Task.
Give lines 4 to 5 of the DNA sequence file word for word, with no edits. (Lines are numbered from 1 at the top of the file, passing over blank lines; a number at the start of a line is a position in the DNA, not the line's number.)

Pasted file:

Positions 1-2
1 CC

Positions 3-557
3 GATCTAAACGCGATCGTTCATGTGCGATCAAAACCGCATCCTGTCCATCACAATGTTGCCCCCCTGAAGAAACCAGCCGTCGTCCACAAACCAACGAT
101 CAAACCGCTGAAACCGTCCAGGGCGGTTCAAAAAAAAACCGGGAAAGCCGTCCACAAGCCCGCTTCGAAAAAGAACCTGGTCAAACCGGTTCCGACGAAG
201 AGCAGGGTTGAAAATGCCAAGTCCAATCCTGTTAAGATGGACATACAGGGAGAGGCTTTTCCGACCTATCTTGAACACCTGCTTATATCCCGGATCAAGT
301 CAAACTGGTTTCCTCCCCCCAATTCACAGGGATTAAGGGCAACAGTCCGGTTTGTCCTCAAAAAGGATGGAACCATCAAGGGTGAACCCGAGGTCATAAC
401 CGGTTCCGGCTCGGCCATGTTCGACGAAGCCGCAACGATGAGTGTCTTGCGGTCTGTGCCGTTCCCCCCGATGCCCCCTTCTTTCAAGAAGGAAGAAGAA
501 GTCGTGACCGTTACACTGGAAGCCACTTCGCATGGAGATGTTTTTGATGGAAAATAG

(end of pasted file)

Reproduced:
3 GATCTAAACGCGATCGTTCATGTGCGATCAAAACCGCATCCTGTCCATCACAATGTTGCCCCCCTGAAGAAACCAGCCGTCGTCCACAAACCAACGAT
101 CAAACCGCTGAAACCGTCCAGGGCGGTTCAAAAAAAAACCGGGAAAGCCGTCCACAAGCCCGCTTCGAAAAAGAACCTGGTCAAACCGGTTCCGACGAAG